From Scratch, With Love


with 2 comments

For my birthday (in February) John’s parents gave me a pasta machine.  Such a good gift.  Making pasta is so satisfying because the result is simple, yet magnificent!  The first time I used it I made simple egg noodles.  The second time I made spinach pasta.  Today is the third time.  I made spinach pasta dough and with that dough I made ravioli.

I am so proud of this dish.  Though I looked up ravioli in Joy of Cooking, for tips, I did not follow a recipe for the filling, and I only sort of followed a recipe for the dough. I decided to make a simple tomato sauce to go with it to complement the flavors without overpowering them.  It was delicious.  And very filling!

Ravioli Filling

In a small bowl, combine

1/4 cup ricotta cheese
1/4 cup grated mozzarella cheese
1/8 cup grated parmesan cheese
a tablespoon of minced parsley
1 egg
1/2 teaspoon salt
a grating of black pepper

Stir until smooth.

Spinach Pasta Dough (1/2 lb of pasta)

Wilt 5 oz spinach in a small frying pan by heating about 1/4 cup of water over low heat and adding fresh or frozen spinach or baby spinach to the pan.  Stir it occasionally.  It should wilt fairly quickly.  Once wilted (you should be left with about 1/4 cup of spinach), drain thoroughly and mince finely and let cool.

In a small bowl, sift together 1 cup semolina or all-purpose flour and 1/2 tsp salt.

In a large bowl, combine 1 egg, 1/4 cup warm water, 1 tsp olive oil, and the spinach.

Gradually fold the flour mixture into the spinach mixture until it has a dough-like consistency.  If too dry, add a little more water.  If too wet, add a little more flour.  Sprinkle a generous amount of flour on a counter, and briefly knead the dough until smooth.  Cut the dough into quarters.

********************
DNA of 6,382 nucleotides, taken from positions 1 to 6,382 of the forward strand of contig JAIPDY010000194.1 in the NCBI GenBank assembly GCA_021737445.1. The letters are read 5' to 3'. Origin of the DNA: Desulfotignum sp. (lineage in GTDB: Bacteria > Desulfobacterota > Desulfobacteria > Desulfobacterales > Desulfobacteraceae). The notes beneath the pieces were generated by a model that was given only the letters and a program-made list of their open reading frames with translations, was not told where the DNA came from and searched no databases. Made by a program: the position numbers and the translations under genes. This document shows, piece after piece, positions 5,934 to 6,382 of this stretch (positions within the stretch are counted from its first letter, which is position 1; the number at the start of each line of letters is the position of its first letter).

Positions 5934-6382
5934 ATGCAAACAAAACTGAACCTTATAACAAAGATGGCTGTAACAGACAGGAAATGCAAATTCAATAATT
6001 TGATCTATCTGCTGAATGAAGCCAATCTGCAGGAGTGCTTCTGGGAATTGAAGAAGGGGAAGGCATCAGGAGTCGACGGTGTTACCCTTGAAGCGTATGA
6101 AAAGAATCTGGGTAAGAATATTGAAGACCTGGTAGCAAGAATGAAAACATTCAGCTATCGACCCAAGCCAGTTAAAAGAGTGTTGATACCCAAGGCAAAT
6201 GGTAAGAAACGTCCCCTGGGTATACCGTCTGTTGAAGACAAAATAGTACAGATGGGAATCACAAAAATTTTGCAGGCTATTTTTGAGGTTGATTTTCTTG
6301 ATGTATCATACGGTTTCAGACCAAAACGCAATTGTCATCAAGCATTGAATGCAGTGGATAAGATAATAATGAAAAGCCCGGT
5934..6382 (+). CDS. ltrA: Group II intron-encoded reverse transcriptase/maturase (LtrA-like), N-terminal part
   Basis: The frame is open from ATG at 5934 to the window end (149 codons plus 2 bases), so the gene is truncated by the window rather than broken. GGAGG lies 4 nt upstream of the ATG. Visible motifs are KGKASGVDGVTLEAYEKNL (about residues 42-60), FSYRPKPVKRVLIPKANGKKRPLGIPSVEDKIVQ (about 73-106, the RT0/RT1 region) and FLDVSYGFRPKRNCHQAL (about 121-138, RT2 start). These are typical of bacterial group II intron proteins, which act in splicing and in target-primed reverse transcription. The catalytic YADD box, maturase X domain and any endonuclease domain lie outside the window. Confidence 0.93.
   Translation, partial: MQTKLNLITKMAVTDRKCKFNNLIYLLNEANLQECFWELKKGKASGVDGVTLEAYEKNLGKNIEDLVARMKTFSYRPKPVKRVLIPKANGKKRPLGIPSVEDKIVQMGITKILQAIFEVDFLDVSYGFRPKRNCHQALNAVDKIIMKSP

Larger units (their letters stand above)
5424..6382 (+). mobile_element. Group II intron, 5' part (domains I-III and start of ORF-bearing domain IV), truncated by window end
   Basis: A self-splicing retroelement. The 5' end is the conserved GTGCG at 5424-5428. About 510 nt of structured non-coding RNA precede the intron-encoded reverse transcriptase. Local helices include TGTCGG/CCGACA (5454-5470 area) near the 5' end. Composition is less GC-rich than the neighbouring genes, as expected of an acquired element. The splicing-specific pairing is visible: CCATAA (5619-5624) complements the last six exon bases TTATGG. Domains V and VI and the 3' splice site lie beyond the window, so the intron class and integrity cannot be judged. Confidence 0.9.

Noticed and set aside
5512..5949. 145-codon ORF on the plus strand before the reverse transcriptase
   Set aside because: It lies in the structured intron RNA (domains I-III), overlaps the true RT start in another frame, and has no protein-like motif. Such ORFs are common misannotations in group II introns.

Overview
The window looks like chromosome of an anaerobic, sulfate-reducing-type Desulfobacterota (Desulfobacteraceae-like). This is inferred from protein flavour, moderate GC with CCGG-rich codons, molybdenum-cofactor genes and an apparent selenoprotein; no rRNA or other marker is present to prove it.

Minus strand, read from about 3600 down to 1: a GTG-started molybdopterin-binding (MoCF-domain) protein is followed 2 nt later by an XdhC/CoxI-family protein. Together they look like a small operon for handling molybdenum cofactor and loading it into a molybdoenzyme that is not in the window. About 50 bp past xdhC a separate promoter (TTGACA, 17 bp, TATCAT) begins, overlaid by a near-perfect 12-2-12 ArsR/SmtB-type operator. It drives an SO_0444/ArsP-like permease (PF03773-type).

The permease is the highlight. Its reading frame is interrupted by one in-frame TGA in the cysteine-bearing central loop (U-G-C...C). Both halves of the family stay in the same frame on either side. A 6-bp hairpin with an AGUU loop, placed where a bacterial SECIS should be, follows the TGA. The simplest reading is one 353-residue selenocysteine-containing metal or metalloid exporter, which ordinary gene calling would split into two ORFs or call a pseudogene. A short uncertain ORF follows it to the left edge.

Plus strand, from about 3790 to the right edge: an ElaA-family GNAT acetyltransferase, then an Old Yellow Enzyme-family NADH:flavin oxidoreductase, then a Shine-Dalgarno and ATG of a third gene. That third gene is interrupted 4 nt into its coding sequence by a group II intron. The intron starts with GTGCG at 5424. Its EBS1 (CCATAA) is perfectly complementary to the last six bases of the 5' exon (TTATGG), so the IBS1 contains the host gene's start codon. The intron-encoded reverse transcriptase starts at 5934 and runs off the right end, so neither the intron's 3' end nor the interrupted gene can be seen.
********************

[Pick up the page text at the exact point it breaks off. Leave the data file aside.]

Set up your pasta machine so that the rollers are on the widest setting (“7” on mine).  Start feeding one of the quarters of dough through, coating with flour after each roll.  It will be very sticky for the first few feeds.  Fold it in half before each feed.  Once the dough is elastic and smooth, switch the machine to the next number (“6” on mine) and feed it through once, without folding. Continue to narrow the rollers after each feed until you reach your desired thinness (“4” for me).

Carefully lay the strip of pasta on a lightly floured cutting board and cut in half so that you have two 4 x 8 inch sheets of pasta.

Place about a teaspoon of the Ravioli Filling on the corner of the pasta sheet so that it’s about 1/2 inch from either edge.  Place the next dollop about an inch away from it so that it also has about 1/2 inch of room from the edge.  Repeat until the sheet has about 8 equally spaced dollops of the cheese mixture.

With a pastry brush or your fingers, brush water onto the dough so that each dollop (I like that word) is surrounded.  This will make the top sheet of pasta stick.